The information provided below is general in nature and should not be relied upon legal advice. You should call 03 5445 1000 and speak to a lawyer at OFRM about your particular circumstances.

Compulsory superannuation really means compulsory

Compulsory superannuation really means compulsory

Do you wake up at 3am worried about the things that could ruin your business?

One thing every business owner must make sure they have covered so that they can sleep peacefully is to make sure they have correctly paid employees' superannuation entitlements.

Currently, superannuation is at the rate of 9.5% of gross salary and wages and is known as the Superannuation Guarantee Contribution (SGC). The SGC is payable for all full time, part time and casual staff earning over $450 in any calendar month.

The ramifications for not paying superannuation are some of the most serious a business can face.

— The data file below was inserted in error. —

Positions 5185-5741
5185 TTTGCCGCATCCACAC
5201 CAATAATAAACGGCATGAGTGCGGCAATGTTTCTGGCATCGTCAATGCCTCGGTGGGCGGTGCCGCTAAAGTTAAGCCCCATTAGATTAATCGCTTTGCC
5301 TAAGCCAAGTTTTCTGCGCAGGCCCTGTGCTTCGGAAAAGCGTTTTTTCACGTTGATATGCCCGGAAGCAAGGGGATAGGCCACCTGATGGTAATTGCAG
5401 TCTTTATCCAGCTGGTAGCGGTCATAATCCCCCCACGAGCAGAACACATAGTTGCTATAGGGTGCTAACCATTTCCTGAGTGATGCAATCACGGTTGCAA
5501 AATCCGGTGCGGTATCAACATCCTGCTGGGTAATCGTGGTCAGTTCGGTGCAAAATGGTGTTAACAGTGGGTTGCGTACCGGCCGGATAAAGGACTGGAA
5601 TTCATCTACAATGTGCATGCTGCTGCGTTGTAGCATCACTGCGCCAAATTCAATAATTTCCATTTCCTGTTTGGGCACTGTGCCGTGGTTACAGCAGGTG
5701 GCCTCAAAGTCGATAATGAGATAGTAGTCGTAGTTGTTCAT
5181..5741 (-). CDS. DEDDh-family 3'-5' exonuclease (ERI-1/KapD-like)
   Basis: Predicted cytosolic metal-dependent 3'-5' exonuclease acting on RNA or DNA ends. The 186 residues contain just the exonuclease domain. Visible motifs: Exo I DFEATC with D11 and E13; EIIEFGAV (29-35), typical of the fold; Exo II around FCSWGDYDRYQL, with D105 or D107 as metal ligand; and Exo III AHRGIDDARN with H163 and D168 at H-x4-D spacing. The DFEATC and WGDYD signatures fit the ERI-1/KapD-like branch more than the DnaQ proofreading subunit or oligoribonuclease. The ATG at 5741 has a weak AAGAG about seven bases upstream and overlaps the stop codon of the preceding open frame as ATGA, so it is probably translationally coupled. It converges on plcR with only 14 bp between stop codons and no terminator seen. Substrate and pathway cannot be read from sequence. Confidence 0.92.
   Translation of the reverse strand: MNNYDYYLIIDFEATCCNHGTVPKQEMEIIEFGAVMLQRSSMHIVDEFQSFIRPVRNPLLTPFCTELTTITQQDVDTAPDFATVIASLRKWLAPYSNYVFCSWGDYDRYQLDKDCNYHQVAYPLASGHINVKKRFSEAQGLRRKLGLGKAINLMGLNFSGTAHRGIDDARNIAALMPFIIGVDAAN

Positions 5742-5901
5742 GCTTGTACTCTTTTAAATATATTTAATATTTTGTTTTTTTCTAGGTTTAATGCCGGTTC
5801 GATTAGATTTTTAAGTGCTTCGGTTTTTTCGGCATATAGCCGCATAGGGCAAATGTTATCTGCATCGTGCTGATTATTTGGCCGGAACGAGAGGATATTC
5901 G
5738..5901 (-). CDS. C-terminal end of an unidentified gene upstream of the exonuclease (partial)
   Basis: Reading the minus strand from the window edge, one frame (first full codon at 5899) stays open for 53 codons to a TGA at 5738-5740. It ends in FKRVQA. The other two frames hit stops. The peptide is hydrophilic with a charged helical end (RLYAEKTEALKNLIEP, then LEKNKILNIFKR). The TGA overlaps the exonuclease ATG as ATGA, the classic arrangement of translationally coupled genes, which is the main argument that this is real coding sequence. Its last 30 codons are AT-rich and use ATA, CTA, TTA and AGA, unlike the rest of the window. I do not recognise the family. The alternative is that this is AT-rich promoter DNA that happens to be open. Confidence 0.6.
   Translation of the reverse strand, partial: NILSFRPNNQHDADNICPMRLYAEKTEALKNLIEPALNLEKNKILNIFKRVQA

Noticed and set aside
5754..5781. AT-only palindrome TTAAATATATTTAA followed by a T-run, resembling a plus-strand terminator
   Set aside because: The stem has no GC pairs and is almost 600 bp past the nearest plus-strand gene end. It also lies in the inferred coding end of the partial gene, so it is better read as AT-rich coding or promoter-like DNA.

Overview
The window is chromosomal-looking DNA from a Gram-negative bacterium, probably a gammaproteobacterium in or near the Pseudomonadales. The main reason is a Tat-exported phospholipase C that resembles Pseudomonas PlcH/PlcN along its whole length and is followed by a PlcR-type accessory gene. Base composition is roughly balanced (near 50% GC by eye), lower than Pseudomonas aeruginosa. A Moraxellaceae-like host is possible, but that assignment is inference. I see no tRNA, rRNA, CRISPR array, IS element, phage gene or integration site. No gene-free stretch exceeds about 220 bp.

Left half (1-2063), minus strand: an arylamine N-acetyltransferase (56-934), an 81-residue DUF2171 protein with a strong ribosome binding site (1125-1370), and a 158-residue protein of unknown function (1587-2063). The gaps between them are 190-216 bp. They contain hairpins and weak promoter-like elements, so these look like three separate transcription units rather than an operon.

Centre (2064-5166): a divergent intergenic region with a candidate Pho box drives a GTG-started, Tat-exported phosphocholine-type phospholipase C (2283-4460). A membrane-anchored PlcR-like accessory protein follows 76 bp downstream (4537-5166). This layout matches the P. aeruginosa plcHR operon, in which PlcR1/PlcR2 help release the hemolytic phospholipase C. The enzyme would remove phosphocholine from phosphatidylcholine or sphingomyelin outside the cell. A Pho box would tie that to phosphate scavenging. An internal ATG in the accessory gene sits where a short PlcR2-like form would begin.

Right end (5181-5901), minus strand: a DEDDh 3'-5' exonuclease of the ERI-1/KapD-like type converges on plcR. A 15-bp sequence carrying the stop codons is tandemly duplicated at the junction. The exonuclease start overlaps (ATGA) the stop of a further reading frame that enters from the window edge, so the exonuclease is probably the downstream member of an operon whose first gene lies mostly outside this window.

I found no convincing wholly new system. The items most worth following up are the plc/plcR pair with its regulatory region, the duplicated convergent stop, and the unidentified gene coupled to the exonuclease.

In the event that an employer doesn’t pay superannuation, employees are able to lodge an enquiry with the Australian Taxation Office. The Australian Taxation Office will investigate the issue and pursue employers to ensure that superannuation entitlements are paid.

There are penalties for employers who do not pay superannuation entitlements and the Australian Taxation Office has wide-reaching powers to ensure payment. This includes making Directors of companies liable personally for the superannuation obligations.

Too often we see employers who do not understand these legal obligations and use employees’ superannuation contributions as a source of cash flow to ensure that the business can continue to operate. This area is a great example of why you need to keep on top of your legal responsibilities as a business owner and have systems in place to ensure you are compliant.

Riley Driscoll is a Business Law and Wills & Estate lawyer at O’Farrell Robertson McMahon. To discuss this or any other matters with Riley, phone her directly on 03 5445 1026 or email her on